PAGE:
Album: Painful (1993) Hubley had sung on Yo La Tengo records before Painful, but “Nowhere Near” was her coming out party. There’s a Riot Going On is a good one, but so far none of its songs have bumped off any of my absolute favorites. Okay, maybe I’m biased toward the epics and blow-outs. The acoustic version on the Camp Yo La Tengo EP is just as catchy but gorgeously delicate, with one of the best vocal takes of Hubley’s career. “Sugarcube” might be the band’s most perfectly crafted pop song. About halfway through its seven or so minutes, Kaplan unleashes another one of his splattering guitar solos, and although it’s no less unhinged that what you expect from him, it stays fully alongside the song’s deliberate groove, which makes it notably slower than his typical skull-bursting solos. This McNew-sung number bears a sonic similarity to Pet Sounds. It aims for icy cool but it can’t hide the band’s fundamental warmth. Get Yo La Tengo setlists - view them, share them, discuss them with other Yo La Tengo fans for free on setlist.fm! All Rights Reserved, 14. Let us know your favorites in the comments, or better yet, send your comment to Yo La Tengo and see if the band will reinterpret it for you. It’s a wordless journey as cathartic as any song with vocals, and has both the loose charm of improvisation and the smartly designed structure of a pop song. Their newest record was mostly created in the studio, with the band jamming extensively and then whittling that work down into semi-recognizable songs. It turns the modest aspirations of the lyrics, with the band predicting a big day ahead while taking it slow and playing Rolling Stones covers, into an aching ode to making music for the love of making music. Even the guitar solo, which is basically just an unruly clatter fed through who knows how many effects pedals, is tasteful. Yo La Tengo covered Fancy, Smile a Little Smile for Me, Rocket # 9, The Hokey Pokey and other songs. Most bands eventually coast on the goodwill of their early work, but Yo La Tengo has remained vital into its fourth decade. Yo La Tengo made a major creative leap forward with 1992's May I Sing with Me, where their yin-and-yang mix of quiet and loud finally began to work as well as it was meant to, but 1993's Painful was where they truly hit their stride, their first album to confirm they were one of the best independent bands extant. The contrast between Hubley’s voice and the buzz of Kaplan’s guitar somehow makes this song both aching and anthemic at the same time. Album: Painful (1993) Like “Motel 6,” they’ve had the occasional song over the years that could be classified as “shoegaze”. These aren’t complaints, though, as it’s a classic rocker and a winning stylistic exercise. Hubley’s steady beat keeps the whole thing together. They had experimented with noise in the past, but this was the album where they truly started to integrate their folk tendencies with their noise explorations. They’re about as likely to play a three-minute pop gem as they are a forlorn folk song, a 10-minute one-note drone, a cover of a classic hit from the ‘70s, or a crazed, 20-minute noise jam. Album: I Can Hear the Heart Beating as One (1997) Kaplan and Hubley have a great knack for writing love songs that are tender and poignant but never schmaltzy. Album: Popular Songs (2009) Genres: Indie Rock, Noise Pop, Dream Pop. If someone else happens to be listenin… Since forming in 1984, this trio has remained one of indie music's most reliably lovable bands. Record: Shaker single (1993) Built around Hubley’s serene vocals and a stately organ line, “Nowhere Near” is an assured and matter-of-fact love song for adults. But what makes it great is Hubley’s background vocals. It’s not like it celebrates drugs, though when Kaplan sings “I wish I was high,” he’s depressed, nerdy and resigned, interested less in feeling good than in not feeling bad anymore. In the liner notes of the CD reissue of the band’s first album, Ride the Tiger, Kaplan wrote about the trio’s “timid folk-rock souls.” The first song on their third album isn’t a clean break from the college rock of Ride the Tiger, which was proficient but unspectacular and has aged relatively poorly compared to the rest of their catalogue, but its clean guitar and bouncy bass are underlined with a looping guitar squeal. Yo La Tengo have a lot of quiet songs. The first few times you hear it you may not even register it as a pop song, but it’s a brilliantly fractured take on the kind of restrained, earnest, fundamentally mature-sounding love song that Yo La Tengo have explored many times. 12 tracks (72:32). 28. Sadly One Direction’s song of the same name isn’t a cover. Album: Electr-O-Pura (1995) Georgia Hubley’s voice might be flat but it isn’t affectless. There’s a hint of Suicide’s minimal dread in that organ tone, along with the psychedelic paranoia of Oneida. This gorgeous instrumental, driven by the sound of crickets and a quiet egg shaker, captures the wonder of sitting on a porch on a lazy summer night while idly plucking a guitar. TheRealYLT. The video for this short pop blurt starred the now-defunct lo-fi faves Times New Viking masquerading as Yo La Tengo, which made perfect sense: At a time when incredibly noisy, incredibly catchy pop songs were making a major comeback among the record collector set, Yo La Tengo whipped up “Nothing to Hide” to remind everybody that they’d perfected this particular type of song decades before. Shakers, handclaps and Hubley’s mechanical drumming keep the ship afloat and rhythmically enriched. “From a Motel 6” might have a downmarket name but it seems “classy” in a way most of the band’s stuff isn’t, like it should soundtrack a Virgin Air flight or a W Hotel lobby. I Am Not Afraid of You and I Will Beat Your Ass. Kaplan and Hubley sing the low-key “The Summer” together, but it’s her voice that sticks with me—a simple, pure, honest voice that makes this acoustic gem one of their most touching songs, even if the lyrics are a bit inscrutable. Bassist James McNew first played on the 1992 album May I Sing With Me, but Painful was his first album as a full-fledged member. As with “Big Day Coming,” the Yo La Tengo have released multiple versions of “Tom Courtenay,” one of their most popular songs. I don’t know if “Drug Test” was a college radio hit in 1989 but it should’ve been. “You know, yes, I would say the lyrics that I write are, if I’m not … ” He starts again. “Damage” is one of their most delicate songs even though it’s encased in a constant low grade buzz. “Barnaby, Hardly Working” is a beautiful droning pop song and the best original the band recorded in the 1980s. With its textures and polyrhythms “Autumn Sweater” sounded like a love song written by Tortoise when it came out in 1997. Built around an organ, a shaker and two drum kits, “Autumn Sweater” is austere but rhythmically and emotionally rich. Hubley had sung on Yo La Tengo records before Painful, but “Nowhere Near” was her coming out party. “From a Motel 6” might have a downmarket name but it seems “classy” in a way most of the band’s stuff isn’t, like it should soundtrack a Virgin Air flight or a W Hotel lobby. And although they’re rightfully celebrated for their covers, we’re only going to look at songs the band wrote. Album: Electr-O-Pura (1995) Album: President Yo La Tengo (1989) Yo La Tengo kept getting better throughout the 1990s. Amongst many highlights was Mr Tough which was stunning. It’s not like it celebrates drugs, though—when Kaplan sings “I wish I was high”, he’s depressed, nerdy and resigned, interested less in feeling good than in not feeling bad anymore. The night's still early: listen to the 40 best songs of Yo La Tengo. Occasionally Kaplan hits a discordant note, or lets out a guitar squeal, or otherwise adds an unexpected bit of emphasis to what he’s playing. Album: I Am Not Afraid of You and I Will Beat Your Ass (2006) Painful defined Yo La Tengo in a way no previous album had, but it was on the next album, Electr-O-Pura, that they started to explore in earnest what they were capable of. The solo on “Pablo and Andrea” is surprisingly straight-forward, and almost has the lilt of a pedal steel. Album: I Can Hear the Heart Beating as One (1997) The restraint is remarkable, especially since Kaplan routinely plays guitar like he’s one of those weird air-balloon creatures at a used car sale. Gossamer webs of sound that pulse around a staccato bassline and muted drums. Yo La Tengo lyrics - 225 song lyrics sorted by album, including "Swing For Life", "Roll On Babe", "Can't Forget". © 2020 Paste Media Group. It aims for icy cool but it can’t hide the band’s fundamental warmth. The droning first song on Fade piles three-way harmonies, assorted guitar crust and pop song doot-doot-doots over a one-chord chugger driven by Hubley’s simple beat. Album: Fade (2013) before coasting into a uptempo pop song built around a tunefully overdriven guitar riff and Hubley’s hushed vocals, which are buried in the mix. In a way this is almost like its own small, self-contained mission statement for Yo La Tengo’s entire career. Yo La Tengo (often abbreviated as YLT) is an American indie rock band formed in Hoboken, New Jersey in 1984. (C) 2006 Universal Music Latino #Juanes #LaCamisaNegra #Remastered It’s less of a song than a blurry, indistinct impression of a song, but it’s something I could listen to dozens of times in a row. Just over three years ago, I wrote about Yo La Tengo’s 20 best songs. Close. It’s a jaunty little number built around multiple organ lines, a dance beat and unusually upbeat vocals from Hubley. The typical Kaplan guitar solo takes the sort of guitar lines you’d expect from a traditional pop song and turns them into free jazz skronk. (“The Room Got Heavy” sounds so much like an Oneida song that that band eventually covered it.). The original album version is a big, anthemic rock song, something you blast from your car with the windows down or pump your fists along to at a concert. She can devastate without overemoting and while barely budging off a note. Album: And Then Nothing Turned Itself Inside-Out (2000) Fakebook is mostly an album of covers but one of its few originals is also one of the band’s most beloved songs. Sadly One Direction’s song of the same name isn’t a cover. It starts with a lengthy instrumental intro that isn’t far removed from R.E.M. Album: I Can Hear the Heart Beating as One (1997) In the original version of this list I wrote that Painful is where their “disparate influences congealed into a fully formed style of the band’s own, from early ‘60s folk and pop to the post-Velvets diaspora of noise and punk,” and that’s still a good summation. Album: And Then Nothing Turned Itself Inside-Out (2000) “Damage” is one of their most delicate songs even though it’s encased in a constant low-grade buzz. It’s sleek, from Kaplan’s jet-stream guitars to the almost spoken harmonies to the basic song structure. The bad vibes are heavy on this 1993 single, which features a doom-laden, wayward riff from overdriven bass and guitar, occasional backward guitar flourishes, a drum beat that seems to be building to nothing in particular, and an out-of-nowhere outro that ends as abruptly as it starts. If you want, feel free to imagine Casey Kasem’s unforgettable voice counting down each song as you read through this thing, in what would’ve been the best episode of American Top 40 ever. Discover releases, reviews, credits, songs, and more about Yo La Tengo - Popular Songs at Discogs. Music video by Juanes performing La Camisa Negra. Electr-O-Pura is my favorite. “Ohm” is a great example of picking an idea and plowing through it until you’ve exhausted all of its possibilities. If you could somehow play a guitar through quicksilver it might sound like this. Like “Big Day Coming”, the band has released multiple versions of “Tom Courtenay”, one of their most popular songs. Album: And Then Nothing Turned Itself Inside-Out (2000) And Then Nothing Turned Itself Inside-Out can seem like a downer at first—other than “Teenage Riot” sound-alike “Cherry Chapstick,” it’s an album full of quiet, understated, bittersweet love songs. Like most of And Then Nothing Turned Itself Inside-Out, this song avoids the noise and distortion and focuses on ethereal organ and acoustic guitar strums, underpinned with brushed drums and McNew’s bass melodies, as Kaplan sings about the early days of his relationship with Hubley. “More Stars Than There Are in Heaven”, 12. The music sounds cool and distant but Kaplan’s voice and words are warm and seductive. I don’t know if “Drug Test” was a college radio hit in 1989 but it should’ve been. “Barnaby, Hardly Working” is a beautiful droning pop song and the best original the band recorded in the 1980s. It’s been 25 years since Fakebook, the record where Yo La Tengo first released this song. Yo La Tengo originally did Fancy, Smile a Little Smile for Me, Rocket # 9, The Hokey Pokey and other songs. 4 years ago. Again, they’re a really good rock band, and these are their 40 best songs. Album: Electr-O-Pura (1995) What are the best Yo La Tengo songs? This hauntingly beautiful bummer of a song could be a lost country classic exhumed by these noted historians of pop music, but it’s just another Yo La Tengo original aimed to break your heart with Hubley’s pristine voice. Archived. Stylistically similar to the No. Album: I Can Hear the Heart Beating as One (1997) Shakers, handclaps and Hubley’s mechanical drumming keep the ship afloat and rhythmically enriched. “Tom Courtenay” / “Tom Courtenay (Acoustic)”. Built around an organ, a shaker and two drum kits, “Autumn Sweater” is austere but rhythmically and emotionally rich. They don’t have a lot of songs that do both, and the best one in that small subset is this song from Electr-O-Pura. Yo La Tengo occupy an interesting place in the world of indie rock, and I state this fully aware of the precarious implications of the term “the world of indie rock.” By all accounts, it is too vague to mean anything at all, though perhaps that’s why it’s a fitting term to frame Yo La Tengo. Obviously, the final three tracks are meant to divide listeners and add a sense of daring to an otherwise relatively safe album, and that I like them all---along with every other song on Popular Songs ---isn’t going to be something that’s universal. They have a lot of songs that sound like improvisational jams. If Yo La Tengo broke up in 1989 this would’ve been the song most likely to pop up on a Rhino college-rock compilation. Album: President Yo La Tengo (1989) Yo La Tengo burst back after 2003’s middling Summer Sun with one of their most powerful jams ever. Not just an amusing subject to a The Onion mock headline, Yo La Tengo have been stalwarts of the college radio scene for more than three decades, mining their dream pop, discordant noise and deeply melodic furrow over numerous releases, with a back catalogue that varies from the luscious to the almost provocatively obtuse, but never dull. It’s not just the room that got heavy—the multiple organ parts in this song are thick, unrelenting blasts of sound smothering the polyrhythms kicked up by a stripped-down drum set and some hand percussion. With the release of the band’s 15th album, There’s a Riot Going On, last week, the time was right to reappraise the trio’s discography and see what 20 songs would make it onto such a list in 2018. This WFMU marathon version has Yo La Tengo being demoted to … I'm guessing You Can Have It All is left off the list because it's a cover, even though it's one of my favourite things Yo La Tengo has ever done. The acoustic version on the Camp Yo La Tengo EP is just as catchy but gorgeously delicate, with one of the best vocal takes of Hubley’s career. It’s not the best song she’s sung, but it’s her best vocal performance. Built around Hubley’s serene vocals and a stately organ line, “Nowhere Near” is an assured and matter-of-fact love song for adults. Yo La Tengo were already indie rock veterans when Painful first came out. He invited Yo La Tengo to his high school graduation because they were playing a show in town that night. “Nothing to Hide” is pure bubblegum buried deep beneath guitar fuzz, and one of the most infectious songs the band has ever written. I’ve listened to this song more than anything else Yo La Tengo have ever recorded. It turns the modest aspirations of the lyrics, with the band predicting a big day ahead while taking it slow and playing Rolling Stone covers, into an aching ode to making music for the love of making music. “Sugarcube” might be the band’s most perfectly crafted pop song. James McNew’s bass and Georgia Hubley’s drums are admirably patient, settling into a hushed, one-note groove while Ira Kaplan plays a gossamer guitar figure and sings in a near whisper. No other Yo La Tengo song quite sounds like this one, making it a standout on what was already their most musically diverse album. It is their 7th album released on Matador and the eighth album to be given Matador's Buy Early Get Now treatment. They are masters of both sweet pop simplicity and lengthy guitar drones. Stylistically similar to the number one song on our list, “The Story of Yo La Tango” was released more than a decade later, and over twenty years into the band’s career. 24 below), “False Alarm” is another rhythm-heavy, overdriven organ jam, with Kaplan pounding out the indie-rock equivalent of Cecil Taylor’s nontraditional piano chords over Hubley and McNew’s steady rhythms. “Cornelia and Jane” is a showcase for her heart-breaking voice, which is Yo La Tengo’s greatest instrument. “No matter what I’m writing about, I always feel like I’m talking to Georgia and James. Album: Painful (1993) Painful is where Yo La Tengo really came into their own, and mid-album track “Sudden Organ” introduced what became a longstanding subgenre of Yo La Tengo songs: heavy freakouts on one of those old ‘60s electric organs that can sound like a thick, impregnable monolith when played properly. It’s a slice of bubblegum drenched in noise, from Kaplan’s feedback heavy guitars to the thick organ drone that fills in for the bass. In the liner notes of the CD reissue of the band’s first album, Ride the Tiger, Kaplan wrote about the band’s “timid folk-rock souls.” The first song on their third album isn’t a clean break from the college rock of Ride the Tiger, which was proficient but unspectacular and has aged relatively poorly compared to the rest of their catalogue, but its clean guitar and bouncy bass are underlined with a looping guitar squeal that plays throughout the entire song. This slow-burning epic starts off mellow and grows into a surprisingly powerful (and noisy) tour de force. They reached an early peak with “I Heard You Looking”, the final song on 1993’s Painful, and a piece they still regularly play at concerts today. On the Fade album closer, stuttering percussion, guitar washes and tasteful horns gently blur together with Hubley and Kaplan’s understated vocals into a minor triumph. In “Pass the Hatchet, I Think I’m Goodkind” an almost funky four-note bassline plods along with no variation as torrents of noise from Kaplan’s guitar floods over everything. In a way it was the unofficial debut of the real Yo La Tengo. It starts with Hubley’s soft voice in “Decora” floating atop a wash of guitar that has enough distortion and tremolo on it to pass for something off Loveless. It’s a slice of bubblegum drenched in noise, from Kaplan’s feedback heavy guitars to the thick organ drone that fills in for the bass. He never got a response. 2009’s “More Stars Than There Are in Heaven” might have the strongest such influence, and more than anything else in the band’s repertoire sounds like something that could be on a My Bloody Valentine album. Album: Fade (2013) After two minutes and change, McNew finally hits a second note, and then a third, and you realize this song actually has parts. Albums include I Can Hear the Heart Beating as One, And Then Nothing Turned Itself Inside-Out, and Painful. Album: Fade (2013) Kaplan sounds in disbelief that the person he used to think about all the time is now a part of his life, and although it’s easy to assume he’s literally singing about his wife and bandmate, the lyrics are both universal enough and non-committal enough to apply to almost any sort of relationship. It might sound weird to commend the restraint of a band that’s partially known for very long jams and almost comical contortions during Kaplan’s unhinged guitar solos, but there’s always been a strong streak of restraint running through the band, and “Our Way to Fall” is a fantastic example of that. I'm happy that Blue Line Swinger and Nowhere Near made the top 10, but I think overall if you include the top 20 you have a pretty balanced list of YLT's best … Album: Electr-O-Pura (1995) Swans! Saw them in Brighton last night. The band’s first decade saw a constantly shifting line-up around the core of Ira Kaplan and Georgia Hubley, the guitarist and drummer who share songwriting and singing duties. Nope, this isn’t a cover. “Blue Line Swinger” almost sums up a 30 year career in just under 10 minutes, starting off fragile and indecisive before growing into a committed roar, with the band’s full complement of tricks— Hubley’s beautifully flat vocals, a freak-out solo, organ drones, “baa baa baas”— supporting a timeless riff. At the moment “For You Too” has made the best impression; sure, it’s the closest to a conventional pop song on the record, but like “Little Eyes,” it brings a sense of structure and motion to a record that otherwise threatens to drift away. Yo La Tengo turned 30 this year and just released a double-sized reissue of their 1993 album Painful. If you could somehow play a guitar through quicksilver it might sound like this. Most bands eventually coast on the goodwill of their early work, but Yo La Tengo have remained vital into their fourth decade. And then 2003’s Summer Sun halted that momentum with a listless set of meandering songs. There’s no wall of feedback, or anything, but gossamer webs of sound that pulse around a staccato bassline and muted drums. It's not perfect. Read: If There’s Really a Riot Going On, Yo La Tengo Aren’t Saying What It Is. This week! It’s maybe the earliest of their shoegazery attempts, a good year or so after that fad had died in England, and maybe that’s why it’s a bit chillier than the rest of Painful. And yeah, go ahead and listen along, if you’d like; I did while I was writing this. Toch is de aanhang van de band langdurig en gestaag groeiend en speelt de band vandaag de … Hubley sings the title almost wordlessly, arcing the melody above a great guitar hook and a stolid bass line, finding tenderness within the noise. 1 year ago. Fakebookis mostly an album of covers but one of its few originals is also one of the band’s most beloved songs. It has its dull moments. Album: Fakebook (1990) Fakebook is mostly an album of covers but one of its few originals is also one of the band’s most beloved songs. © 2020 Paste Media Group. There was a problem, though: That top 20 is exactly the same as it was in 2014. Okay, maybe I’m biased towards the epics and blow-outs. Message Bookmarked. And they do it all with the same level of proficiency, confidence and humility. Album: Fade (2013) Freewheeling Yo La Tengo (1) I Am Not Afraid of You and I Will Beat Your Ass (3) Lollapalooza 1995 (1) Maquinaria Festival (1) Painful (1) Popular Songs (21) Reinventing the Wheel tour (4) Save Lounge Ax! It’s an ambient delight. McNew, who has released a few albums of tender four-track pop under the name Dump, first took lead on a Yo La Tengo album with “Stockholm Syndrome.” The concert favorite is a warm and tightly written look at romantic confusion, sung with McNew’s Neil Young-ish high-pitched sigh of a voice. It’s sleek, from Kaplan’s jetstream guitars to the almost spoken harmonies to the basic song structure. It’s a lengthy, swirling, two-chord drone with barely whispered vocals from Kaplan. Each version strongly evokes different emotions, even though the lyrics, about a fictional movie starring Courtney and Julie Christie, avoid any sort of emotional reflection. And then 2003’s Summer Sun halted that momentum with a listless set of meandering songs. Here is a list of Yo La Tengo's six best cover songs. The first song on the record, which fans call the “slow Big Day Coming,” is a long, hypnotic lullaby built around a circular organ melody, Kaplan’s whispered vocals and tasteful guitar feedback. It’s a miniature epic of ethereal noise, with Kaplan and Hubley harmonizing over his heavily processed guitar and McNew’s loping bassline for three blissful minutes, before launching into one of Kaplan’s noisiest and most volcanic guitar solos. Album: I Am Not Afraid of You and I Will Beat Your Ass (2006) There’s nothing flashy here but it’s one of the most powerful songs I’ve ever heard. The typical Kaplan guitar solo takes the sort of guitar lines you’d expect from a traditional pop song and turns them into free-jazz skronk. Yo La Tengo (1984, Hoboken, New Jersey) is een Amerikaanse indierockband.. De albums van Yo La Tengo zijn altijd gekenmerkt door lovende recensies gecombineerd met lage verkoopcijfers. Even the guitar solo, which is basically just an unruly clatter fed through who knows how many effects pedals, is tasteful. It’s a lengthy, swirling, two-chord drone with barely whispered vocals from Kaplan. There’s not a lot of common ground between the two songs on Electr-O-Pura subtitled “Hot Chicken.” Whereas “Flying Lesson (Hot Chicken #1)” is a pulsing rock dirge with bursts of noise, “Don’t Say a Word” is an aching love song with almost wordless vocals from Hubley and no percussion. So here’s what Paste decided to do. It’s significantly better than any twelve-minute song about rock clubs misspelling a band’s name should probably be. They reached an early peak with “I Heard You Looking,” the final song on 1993’s Painful, and a piece they still regularly play at concerts today. It’s not the best song she’s sung, but it’s her best vocal performance. Our top ten Yo La Tengo songs. While the cover songs and Schramm's curling guitar might resemble the folk-tinged quartet that debuted with a self-released single in 1985, Yo La Tengo have been many places in … After a few fine but faceless college rock albums in the 1980s, Yo La Tengo revealed a masterful ability to unite melody and noise near the end of the decade. It starts with Hubley’s soft voice on “Decora” floating atop a wash of guitar that has enough distortion and tremolo on it to pass for something off My BLoody Valentine’s Loveless. It’s one of those pop songs that sounds effortless. Album: Electr-O-Pura (1995) Painful defined Yo La Tengo in a way no previous album had, but it was on the next album, Electr-O-Pura, that they started to explore in earnest what they were capable of. The next year they released their breakout record Painful on Matador, a partnership that endures to this day. (For accuracy’s sake it could’ve been called “one man’s 20 favorite Yo La Tengo songs,” but that wouldn’t work as well on Google.) Album: Electr-O-Pura / Camp Yo La Tengo EP (1995) Album: I Can Hear the Heart Beating as One (1997) “Pass the Hatchet, I Think I’m Goodkind”, 3. Posted by. Popular Songs, an Album by Yo La Tengo. The best of them is “Little Eyes,” one of the few songs to break through the bland uniformity of the record’s production. Popular Songs is the twelfth full-length album by Hoboken-based rock band Yo La Tengo, released digitally, on CD, and double LP on September 8, 2009. Ira sounds torn apart when he begins to sing as the seconds count down till the end of the record. Yo La Tengo discography and songs: Music profile for Yo La Tengo, formed 1984. To mark the release of the Jersey trio's 15th album, we dig into their catalog for the best of the best. It’s more than just the presence of strings and horns—it’s McNew’s voice, the echo of the drums, that combination of wide-eyed positivity and silent, internal sadness. While the songs from Fade on the list are indeed the highlights of the album, I personally don't find them to be greater than many of the songs left off the list. It sounds a bit like the somber, ghostly folk music of Jackson C. Frank, but with some muted organ drones and high bass notes keeping it aloft. REMASTERED IN HD! It’s a wordless journey as cathartic as any song with vocals, and has both the loose charm of improvisation and the smartly designed structure of a pop song. I hope people in 2018 know who Tortoise are. After a few fine but faceless college-rock albums in the 1980s, Yo La Tengo revealed a masterful ability to unite melody and noise near the end of the decade. A spiritual successor to Painful’s “Sudden Organ” (you can find that particular chestnut at no. Listen free to Yo La Tengo – Popular Songs (Here to Fall, Avalon or Someone Very Similar and more). Painful is almost bookended by two versions of “Big Day Coming.” There’s a noisier, rocking take before the album’s final song that has an ersatz shoegaze vibe similar to “From a Motel 6.” That’s not the version we’re talking about here. And if you’re somehow wondering who these Yo La Tengo cats are in the first place, well, they’re a rock band—a really good rock band. The subtle electronics of the song build up like a volcano until the roof of it pops off. Is this where Yo La Tengo realized how beautiful Georgia Hubley’s voice can be? Album: Electr-O-Pura (1995) This song though is one of the many closers by Yo La Tengo to occupy the list as it is one of their best. If White Light/White Heat-era Velvet Underground tried to make an AM radio hit, it probably would’ve sounded like “Sugarcube.”. I Am Not Afraid of You and I Will Beat Your Ass (2006) These aren’t complaints, though, as it’s a classic rocker and a winning stylistic exercise. F ar from content to rest on their laurels as an institution in the world of indie rock, Yo La Tengo continue to challenge themselves on their 12th album, Popular Songs.What makes the album work is the tension between the band’s ongoing embrace of conventional pop song structures and their drive to experiment with novel soundscapes and genre influences. It’s less of a song than a blurry, indistinct impression of a song, but it’s something I could listen to dozens of times in a row. Yo La Tengo’s second EP in recent months finds them resuming their covers jukebox niche, weaving together selections as unlikely as a 1940s blues oddity and as recognizable as a … Garrett Martin edits Paste’s games section. 1 song on our list, “The Story of Yo La Tango” was released more than a decade later, and over 20 years into the band’s career. Instead of reconstructing my top 20 list, I’ve expanded it to a top 40, spanning the entirety of Yo La Tengo’s 30-plus-year career. 2009’s “More Stars Than There Are in Heaven” might have the strongest such influence, and more than anything else in the band’s repertoire sounds like something that could be on a My Bloody Valentine album. That’d be a tall order for any band. Yo La Tengo - Popular Songs: Amazon.nl Selecteer uw cookievoorkeuren We gebruiken cookies en vergelijkbare tools om uw winkelervaring te verbeteren, onze services aan te bieden, te begrijpen hoe klanten onze services gebruiken zodat we verbeteringen … Bassist James McNew, who has released a few albums of tender four-track pop under the name Dump, first took lead on a Yo La Tengo album with “Stockholm Syndrome.” The concert favorite is a warm and tightly written look at romantic confusion, sung with McNew’s Neil Young-ish high-pitched sigh of a voice. It’s an immediate sign that they weren’t the same band anymore. In “Pass the Hatchet, I Think I’m Goodkind” an almost funky four-note bassline plods along with no variation as torrents of noise from Kaplan’s guitar flood over everything. Kaplan’s guitar eventually gets louder and more erratic, colliding with the rhythm at odd angles and in clusters of notes that sound like they’re collapsing. It shows up like a sunbeam about two-thirds of the way through another gorgeous, low-key Hubley love song. They’re mostly just wordless ahhhhs, but it’s a crucial element that elevates the whole song and also points to what will become one of the band’s most defining sounds. She can devastate without overemoting and while barely budging off a note. Earlier this month Matador released Extra Painful, a double-sized edition of Yo La Tengo’s 1993 breakthrough Painful. On an album heavy with drum machines and a watery, gurgling sound that floods out every track, “Little Eyes” is almost a straight-up rocker, with live drums and a chugging bass cutting through the glacial sheen of Kaplan’s guitar shimmer. Complete your Yo La Tengo collection. Since 1992 the lineup has consisted of Ira Kaplan (guitars, piano, vocals), Georgia Hubley (drums, piano, vocals), and James McNew Unlike “Big Day Coming,” it’s a toss-up as to which one’s better. Kaplan sounds in disbelief that the person he used to think about all the time is now a part of his life, and although it’s easy to assume he’s literally singing about his wife and bandmate the lyrics are both universal enough and non-committal enough to apply to almost any sort of relationship the listener has in mind. Album: There’s a Riot Going On (2018) It shows up like a sunbeam about two-thirds of the way through another gorgeous, low-key Hubley love song. Album: I Am Not Afraid of You and I Will Beat Your Ass (2006) “Pass the Hatchet, I Think I’m Goodkind”, 3. It’s catchy in a classical sense, like something Jackson Browne could’ve written, and it has a bit of edge with the drug references, but it never would’ve gotten played on regular rock stations when it came out. Painful was an important milestone for the band, though, and not just because it was their highest profile release at the time or their first sustained artistic success. Album: Today Is the Day EP (2003) I was expecting to miss the horns (or be disappointed by a keyboard-replica of them) but the song is easily strong enough to stand up without their embellishment. Just over three years ago, I wrote about Yo La Tengo’s 20 best songs. Ole 856-2; CD). I hope people in 2014 know who Tortoise are. If White Light / White Heat era Velvet Underground tried to make an AM radio hit, it probably would’ve sounded like “Sugarcube”. Enjoy the videos and music you love, upload original content, and share it all with friends, family, and the world on YouTube. With Extra Painful taking over our turntables this month, let’s look back at the band’s best songs.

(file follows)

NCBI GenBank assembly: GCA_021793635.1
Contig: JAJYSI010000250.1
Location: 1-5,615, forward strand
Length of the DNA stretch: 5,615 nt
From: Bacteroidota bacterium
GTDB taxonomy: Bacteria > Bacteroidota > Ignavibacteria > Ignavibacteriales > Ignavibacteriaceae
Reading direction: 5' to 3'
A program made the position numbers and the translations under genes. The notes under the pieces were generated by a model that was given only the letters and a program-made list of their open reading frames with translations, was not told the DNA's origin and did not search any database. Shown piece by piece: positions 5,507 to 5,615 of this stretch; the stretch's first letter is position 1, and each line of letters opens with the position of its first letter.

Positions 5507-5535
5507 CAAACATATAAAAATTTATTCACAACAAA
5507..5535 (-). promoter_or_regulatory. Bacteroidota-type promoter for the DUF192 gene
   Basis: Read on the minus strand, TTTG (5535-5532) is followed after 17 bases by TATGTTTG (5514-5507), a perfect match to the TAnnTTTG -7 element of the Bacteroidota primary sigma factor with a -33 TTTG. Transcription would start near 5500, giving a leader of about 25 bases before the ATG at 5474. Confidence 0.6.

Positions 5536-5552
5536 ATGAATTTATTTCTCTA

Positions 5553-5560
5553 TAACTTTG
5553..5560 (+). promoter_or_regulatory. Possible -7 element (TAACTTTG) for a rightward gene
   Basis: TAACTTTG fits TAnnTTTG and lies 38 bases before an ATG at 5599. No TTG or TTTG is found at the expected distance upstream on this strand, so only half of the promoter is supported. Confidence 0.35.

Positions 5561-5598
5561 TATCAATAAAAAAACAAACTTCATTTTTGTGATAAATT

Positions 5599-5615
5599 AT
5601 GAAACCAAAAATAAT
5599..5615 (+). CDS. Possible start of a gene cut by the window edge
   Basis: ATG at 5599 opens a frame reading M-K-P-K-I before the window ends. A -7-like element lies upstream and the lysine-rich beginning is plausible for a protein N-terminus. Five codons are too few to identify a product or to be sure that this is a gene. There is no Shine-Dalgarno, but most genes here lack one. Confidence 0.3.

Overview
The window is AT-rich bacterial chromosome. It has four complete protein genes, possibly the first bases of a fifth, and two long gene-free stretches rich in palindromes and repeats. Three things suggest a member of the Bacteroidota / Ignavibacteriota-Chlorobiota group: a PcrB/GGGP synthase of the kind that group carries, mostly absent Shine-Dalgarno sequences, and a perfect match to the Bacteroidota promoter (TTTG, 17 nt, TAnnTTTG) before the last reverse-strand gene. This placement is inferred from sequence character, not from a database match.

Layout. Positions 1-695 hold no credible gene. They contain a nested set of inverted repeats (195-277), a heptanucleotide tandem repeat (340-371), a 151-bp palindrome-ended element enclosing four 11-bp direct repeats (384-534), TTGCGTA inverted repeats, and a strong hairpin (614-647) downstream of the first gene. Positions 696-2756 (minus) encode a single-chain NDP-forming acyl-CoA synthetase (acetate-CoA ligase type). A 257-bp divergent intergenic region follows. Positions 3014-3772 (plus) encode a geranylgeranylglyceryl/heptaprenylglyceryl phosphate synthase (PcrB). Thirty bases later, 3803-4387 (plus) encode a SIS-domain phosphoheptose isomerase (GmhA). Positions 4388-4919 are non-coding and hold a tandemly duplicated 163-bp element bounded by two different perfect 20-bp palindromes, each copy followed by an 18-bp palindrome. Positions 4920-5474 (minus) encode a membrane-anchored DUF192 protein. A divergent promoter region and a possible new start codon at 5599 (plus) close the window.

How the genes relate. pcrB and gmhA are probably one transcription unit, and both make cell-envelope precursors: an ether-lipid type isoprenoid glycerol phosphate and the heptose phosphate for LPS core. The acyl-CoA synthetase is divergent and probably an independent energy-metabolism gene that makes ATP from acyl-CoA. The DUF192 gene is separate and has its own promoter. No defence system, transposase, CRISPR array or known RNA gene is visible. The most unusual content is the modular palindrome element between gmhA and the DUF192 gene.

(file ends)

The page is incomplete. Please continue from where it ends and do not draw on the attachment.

best yo la tengo song